The inclusion criteria were: age > 18 years; diagnosis of pituitary adenoma confirmed by postoperative histology according to the “WHO 2017 classification for tumors of endocrine organs” [17] and treated via surgical resection. The exclusion criteria were: parasellar lesions other than pituitary adenomas (including meningiomas, Rathke’s cleft cysts, metastases, craniopharyngioma, meningiomas); patients who underwent TSA in other hospitals or whose endocrine follow-up was not available up to the 6 months timepoint.

A total of 50 patients who had complete endocrine post-TSA evaluations were identified. Data on age, sex, tumor size, hormone function and tumor histology were collected via a review of medical records.

All patients underwent biochemical evaluation of pituitary function at the following timepoints: preoperative, 3 months postoperative and 6 months postoperative. The difference in pituitary hormone deficiencies between follow-up evaluations and baseline was expressed as Δdeficiency3M (deficiency at 3 months minus deficiencies at baseline) and Δdeficiency6M (deficiencies at 6 months minus deficiencies at baseline). Blood samples were collected at 8 a.m. after 8 h fasting, in the absence of replacement therapy.

Biochemical remission was defined as the normalization of PRL levels for prolactinomas, the presence of normal GH and IGF1 levels (adjusted for sex and age) for acromegaly, and the occurrence of postsurgical hypocortisolemia (morning serum cortisol levels < 50 nmol/L) for Cushing’s disease [18].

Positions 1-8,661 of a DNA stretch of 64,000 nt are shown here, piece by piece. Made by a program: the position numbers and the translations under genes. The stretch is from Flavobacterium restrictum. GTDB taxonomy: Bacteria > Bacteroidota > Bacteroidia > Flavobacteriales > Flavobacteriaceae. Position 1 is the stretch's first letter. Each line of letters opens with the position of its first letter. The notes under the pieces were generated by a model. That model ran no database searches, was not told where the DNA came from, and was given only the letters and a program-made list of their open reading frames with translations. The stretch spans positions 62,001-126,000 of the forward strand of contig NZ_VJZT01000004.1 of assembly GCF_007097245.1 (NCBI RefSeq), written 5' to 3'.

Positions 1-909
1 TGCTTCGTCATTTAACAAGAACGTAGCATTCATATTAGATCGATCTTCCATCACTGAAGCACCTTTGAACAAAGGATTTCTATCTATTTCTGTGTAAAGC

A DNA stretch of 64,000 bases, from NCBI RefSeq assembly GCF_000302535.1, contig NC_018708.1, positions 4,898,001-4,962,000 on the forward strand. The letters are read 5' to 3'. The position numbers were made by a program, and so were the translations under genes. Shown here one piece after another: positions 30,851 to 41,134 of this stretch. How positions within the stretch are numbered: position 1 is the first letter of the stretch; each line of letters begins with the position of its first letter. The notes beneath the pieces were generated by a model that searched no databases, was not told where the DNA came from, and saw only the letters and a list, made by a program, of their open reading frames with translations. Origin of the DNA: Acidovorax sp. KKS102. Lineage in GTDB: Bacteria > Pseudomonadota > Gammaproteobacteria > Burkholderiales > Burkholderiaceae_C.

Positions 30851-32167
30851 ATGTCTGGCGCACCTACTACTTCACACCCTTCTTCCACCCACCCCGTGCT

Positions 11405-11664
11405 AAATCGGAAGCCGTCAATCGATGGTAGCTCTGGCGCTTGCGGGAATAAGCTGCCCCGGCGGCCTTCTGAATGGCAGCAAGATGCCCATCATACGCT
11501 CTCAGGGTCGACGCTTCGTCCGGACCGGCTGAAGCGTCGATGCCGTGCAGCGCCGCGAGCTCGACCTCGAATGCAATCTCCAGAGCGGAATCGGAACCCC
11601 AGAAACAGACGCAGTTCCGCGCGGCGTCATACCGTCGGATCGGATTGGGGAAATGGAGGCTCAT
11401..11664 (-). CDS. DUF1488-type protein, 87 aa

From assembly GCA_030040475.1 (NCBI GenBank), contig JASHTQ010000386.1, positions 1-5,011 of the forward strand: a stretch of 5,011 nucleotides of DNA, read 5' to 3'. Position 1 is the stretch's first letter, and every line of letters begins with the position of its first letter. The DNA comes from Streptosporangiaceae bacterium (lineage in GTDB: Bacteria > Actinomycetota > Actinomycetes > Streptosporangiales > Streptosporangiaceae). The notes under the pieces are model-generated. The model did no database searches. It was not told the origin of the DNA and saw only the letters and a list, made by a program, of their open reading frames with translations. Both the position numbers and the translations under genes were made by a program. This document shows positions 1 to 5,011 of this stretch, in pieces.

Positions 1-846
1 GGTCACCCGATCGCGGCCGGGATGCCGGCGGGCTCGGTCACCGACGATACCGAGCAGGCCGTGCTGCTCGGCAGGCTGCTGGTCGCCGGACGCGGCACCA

MRI study

All patients underwent preoperative and 6 months postoperative neuroradiological evaluation with contrast-enhanced magnetic resonance imaging (MRI). All MRI images were assessed by an endocrinologist with expertise in neuroradiology. Longitudinal, sagittal and coronal non-enhanced and/or enhanced T1-weighted images, as well as coronal T2-weighted images, were retrieved for all patients. Tumor volume was calculated by the ellipsoid formula (0.52 × a × b × c, with a, b, and c being longitudinal, sagittal, and coronal diameters, respectively), in line with current Literature [19]. Local invasiveness and suprasellar extension were then evaluated. Finally, data on tumor intensity in the T1-weighted and T2-weighted images and enhancement pattern following gadolinium-based contrast administration were collected.

Postoperative MRI studies were used to determine the resection rates following TSA. Specifically, a resection greater than 90% of preoperative volume was considered to be total (gross total resection [GTR]) or near-total resection [NTR]), whereas a resection lower than 90% was considered subtotal (STR).

Neurosurgical assessment of adenoma consistency

Data on tumor consistency and macroscopic appearance, neurosurgical approach and any intraoperative complications were collected from the surgical records. All pituitary adenomectomies were performed through an endoscopic transsphenoidal approach by a single surgeon (AGR) in the Neurosurgery Ward of Policlinico Umberto I, Sapienza University Hospital. None of the included patients underwent deliberate resection of healthy pituitary tissue during the surgical procedure. The surgical reports were reviewed in order to assess intraoperative consistency; in accordance with the classification previously reported by Bahuleyan et al. [16], suctionable, easily removed lesions were classified as “soft”, whereas firmer, non-suctionable tumors were classified as “fibrous”.